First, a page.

The United States Constitution: A Graphic Adaptation

Charles Moss

Before Obama is sworn in as the next U.S. President in January, let Hennessey and McConnell’s The United States Constitution: A Graphic Adaptation be your refresher course.

The United States Constitution: A Graphic Adaptation

Publisher: Hill & Wang
ISBN: 978-0-8090-94
Contributors: Artist: Aaron McConnell
Price: $16.95
Writer: Jonathan Hennessey
Length: 160
Formats: Trade Paperback
US publication date: 2008-10-21
Writer website

In the last two months of George W. Bush’s eight-year term as President of the United States, as President-Elect Barrack Obama assembles his cabinet, perhaps now is a good time for the American people to take a refresher course in United States history. Writer Jonathan Hennessey, a ten-year veteran of the film and television industry, along with artist Aaron McConnell, a freelance illustrator and author of several of his own comic books, including TheYoung PUPS and Black Gesso, have taken it upon themselves to offer the first lesson: The United States Constitution.

Published during the sweat-inducing final weeks of the U.S. presidential election, this graphic novel not only provides an easy-to-understand translation of the historical American document, but it presents the struggle our Founding Fathers endured in order to write it, so that elections like the one Obama, the first African-American to be elected Commander-in-Chief, could take place.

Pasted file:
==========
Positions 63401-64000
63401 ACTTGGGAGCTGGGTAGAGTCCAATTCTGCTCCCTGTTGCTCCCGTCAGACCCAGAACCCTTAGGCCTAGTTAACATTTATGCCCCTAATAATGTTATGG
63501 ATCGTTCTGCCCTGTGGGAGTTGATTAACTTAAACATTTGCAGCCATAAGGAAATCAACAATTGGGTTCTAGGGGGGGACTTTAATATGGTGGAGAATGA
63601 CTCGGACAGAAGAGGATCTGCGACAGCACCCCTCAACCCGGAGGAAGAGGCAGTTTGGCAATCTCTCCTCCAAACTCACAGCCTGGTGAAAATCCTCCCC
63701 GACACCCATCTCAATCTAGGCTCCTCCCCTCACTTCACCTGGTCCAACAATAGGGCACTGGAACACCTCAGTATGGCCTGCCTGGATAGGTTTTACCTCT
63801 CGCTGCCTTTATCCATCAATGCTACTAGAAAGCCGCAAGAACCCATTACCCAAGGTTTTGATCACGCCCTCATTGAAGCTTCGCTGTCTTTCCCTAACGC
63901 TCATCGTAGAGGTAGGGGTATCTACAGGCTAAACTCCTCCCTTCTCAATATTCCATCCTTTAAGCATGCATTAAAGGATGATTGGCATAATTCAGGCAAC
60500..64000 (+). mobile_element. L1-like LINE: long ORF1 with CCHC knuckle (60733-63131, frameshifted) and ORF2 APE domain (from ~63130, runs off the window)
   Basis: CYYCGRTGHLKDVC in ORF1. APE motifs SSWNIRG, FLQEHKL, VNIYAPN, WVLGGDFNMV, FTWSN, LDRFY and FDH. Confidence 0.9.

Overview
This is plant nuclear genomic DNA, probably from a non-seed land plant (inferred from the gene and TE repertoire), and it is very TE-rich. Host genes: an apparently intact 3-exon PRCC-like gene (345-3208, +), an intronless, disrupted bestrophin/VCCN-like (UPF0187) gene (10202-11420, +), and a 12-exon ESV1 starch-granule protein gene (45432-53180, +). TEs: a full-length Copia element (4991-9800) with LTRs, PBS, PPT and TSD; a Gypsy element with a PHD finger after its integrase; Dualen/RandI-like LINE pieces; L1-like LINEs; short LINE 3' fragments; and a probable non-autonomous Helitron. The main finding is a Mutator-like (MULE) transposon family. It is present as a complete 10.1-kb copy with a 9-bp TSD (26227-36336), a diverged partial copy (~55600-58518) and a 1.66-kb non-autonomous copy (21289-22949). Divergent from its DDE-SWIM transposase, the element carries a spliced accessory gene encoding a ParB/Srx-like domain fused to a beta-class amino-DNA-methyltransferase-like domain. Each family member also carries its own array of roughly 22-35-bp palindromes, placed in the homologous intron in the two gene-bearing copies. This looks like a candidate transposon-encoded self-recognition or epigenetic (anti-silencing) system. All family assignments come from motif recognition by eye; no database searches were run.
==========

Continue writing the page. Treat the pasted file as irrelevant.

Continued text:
Hennessey and McConnell adapt the often hard-to-understand document into comic book form so that they can explain its concepts. The writing and illustrations are simple yet effective in bringing understanding to some of the most misunderstood U.S. laws, such as the process for voting on elected officials, how a bill is passed into law, and the “Bill of Rights”. It also points out common misconceptions, such as the belief that the word “democracy” is present in The Constitution. It is not.

When presented as a graphic novel, The United States Constitution becomes much more than the guidelines by which a country abides. It becomes a story that gives the readers a historical perspective of how much America has gone through to obtain and maintain its freedom and a clearer understanding of why it’s so important to hold our political leaders accountable for what they do. After all, isn’t it a government “of the people, by the people and for the people”?

The Founding Fathers had their flaws, and Hennessey and McConnell reflect those flaws in their work. Racism, sexism and anti-Semitism are all part of America’s history. Of course, times have changed and Thomas Jefferson, George Washington and the rest of the Founding Fathers prepared for that change, creating a document which has been adaptable over the years. Hennessey and McConnell provide examples of contradictions and repeals, reflecting a changing American society.